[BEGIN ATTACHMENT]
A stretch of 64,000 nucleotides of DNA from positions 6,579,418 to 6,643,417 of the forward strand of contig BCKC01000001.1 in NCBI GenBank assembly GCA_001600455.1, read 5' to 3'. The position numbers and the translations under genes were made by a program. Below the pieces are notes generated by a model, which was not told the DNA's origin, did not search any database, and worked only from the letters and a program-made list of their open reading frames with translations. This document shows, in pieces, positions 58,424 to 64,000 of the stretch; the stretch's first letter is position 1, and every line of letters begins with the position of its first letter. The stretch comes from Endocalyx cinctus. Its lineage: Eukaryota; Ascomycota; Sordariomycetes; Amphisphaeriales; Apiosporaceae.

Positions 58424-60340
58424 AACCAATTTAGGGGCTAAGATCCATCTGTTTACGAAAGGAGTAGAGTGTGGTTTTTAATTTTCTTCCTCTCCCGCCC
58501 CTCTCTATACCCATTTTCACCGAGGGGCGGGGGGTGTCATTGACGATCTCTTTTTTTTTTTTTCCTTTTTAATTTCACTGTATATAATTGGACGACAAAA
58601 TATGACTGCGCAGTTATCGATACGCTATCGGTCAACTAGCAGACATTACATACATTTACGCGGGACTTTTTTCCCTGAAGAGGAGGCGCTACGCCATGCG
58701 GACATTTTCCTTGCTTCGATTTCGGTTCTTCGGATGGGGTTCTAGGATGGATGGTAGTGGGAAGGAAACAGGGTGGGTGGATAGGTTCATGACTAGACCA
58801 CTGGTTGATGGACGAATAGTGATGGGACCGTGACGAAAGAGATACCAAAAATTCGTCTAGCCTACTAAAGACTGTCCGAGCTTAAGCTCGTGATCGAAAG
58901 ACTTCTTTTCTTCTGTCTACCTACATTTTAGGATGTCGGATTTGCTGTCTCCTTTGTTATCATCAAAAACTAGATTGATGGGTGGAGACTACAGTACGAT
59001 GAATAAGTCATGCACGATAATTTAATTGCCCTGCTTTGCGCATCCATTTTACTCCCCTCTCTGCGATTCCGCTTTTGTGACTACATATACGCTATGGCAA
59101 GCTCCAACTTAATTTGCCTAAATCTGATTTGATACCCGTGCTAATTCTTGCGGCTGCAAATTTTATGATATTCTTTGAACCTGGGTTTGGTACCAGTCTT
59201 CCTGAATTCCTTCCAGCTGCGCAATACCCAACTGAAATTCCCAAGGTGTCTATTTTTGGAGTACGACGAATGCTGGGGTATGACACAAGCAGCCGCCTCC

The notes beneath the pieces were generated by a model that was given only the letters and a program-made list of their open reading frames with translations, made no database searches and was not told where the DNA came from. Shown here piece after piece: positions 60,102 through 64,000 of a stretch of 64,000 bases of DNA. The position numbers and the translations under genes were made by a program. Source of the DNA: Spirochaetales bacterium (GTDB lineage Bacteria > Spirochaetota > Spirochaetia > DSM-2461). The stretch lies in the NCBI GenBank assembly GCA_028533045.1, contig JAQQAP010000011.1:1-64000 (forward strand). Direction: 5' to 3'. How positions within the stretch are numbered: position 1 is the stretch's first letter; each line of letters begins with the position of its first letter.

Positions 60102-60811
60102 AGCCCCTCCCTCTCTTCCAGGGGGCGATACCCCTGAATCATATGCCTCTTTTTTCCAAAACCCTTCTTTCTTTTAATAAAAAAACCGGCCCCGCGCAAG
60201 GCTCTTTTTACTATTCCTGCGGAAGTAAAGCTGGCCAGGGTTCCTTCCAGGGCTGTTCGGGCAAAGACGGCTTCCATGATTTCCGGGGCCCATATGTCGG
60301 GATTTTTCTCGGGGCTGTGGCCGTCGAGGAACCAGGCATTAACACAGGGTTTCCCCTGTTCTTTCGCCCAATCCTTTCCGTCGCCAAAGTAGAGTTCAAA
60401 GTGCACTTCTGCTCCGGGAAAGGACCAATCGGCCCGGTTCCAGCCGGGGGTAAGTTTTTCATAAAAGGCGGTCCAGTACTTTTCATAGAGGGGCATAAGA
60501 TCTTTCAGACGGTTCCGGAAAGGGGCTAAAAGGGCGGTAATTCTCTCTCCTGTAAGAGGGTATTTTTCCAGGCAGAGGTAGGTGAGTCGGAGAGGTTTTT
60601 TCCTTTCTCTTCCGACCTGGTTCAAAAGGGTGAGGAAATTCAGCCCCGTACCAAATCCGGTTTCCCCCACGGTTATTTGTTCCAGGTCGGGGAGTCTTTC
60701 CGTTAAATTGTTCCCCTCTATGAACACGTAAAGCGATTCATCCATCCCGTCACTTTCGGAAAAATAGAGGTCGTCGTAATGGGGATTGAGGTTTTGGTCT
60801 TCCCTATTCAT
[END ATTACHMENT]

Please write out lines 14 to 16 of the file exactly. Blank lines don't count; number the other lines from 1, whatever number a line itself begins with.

60102 AGCCCCTCCCTCTCTTCCAGGGGGCGATACCCCTGAATCATATGCCTCTTTTTTCCAAAACCCTTCTTTCTTTTAATAAAAAAACCGGCCCCGCGCAAG
60201 GCTCTTTTTACTATTCCTGCGGAAGTAAAGCTGGCCAGGGTTCCTTCCAGGGCTGTTCGGGCAAAGACGGCTTCCATGATTTCCGGGGCCCATATGTCGG
60301 GATTTTTCTCGGGGCTGTGGCCGTCGAGGAACCAGGCATTAACACAGGGTTTCCCCTGTTCTTTCGCCCAATCCTTTCCGTCGCCAAAGTAGAGTTCAAA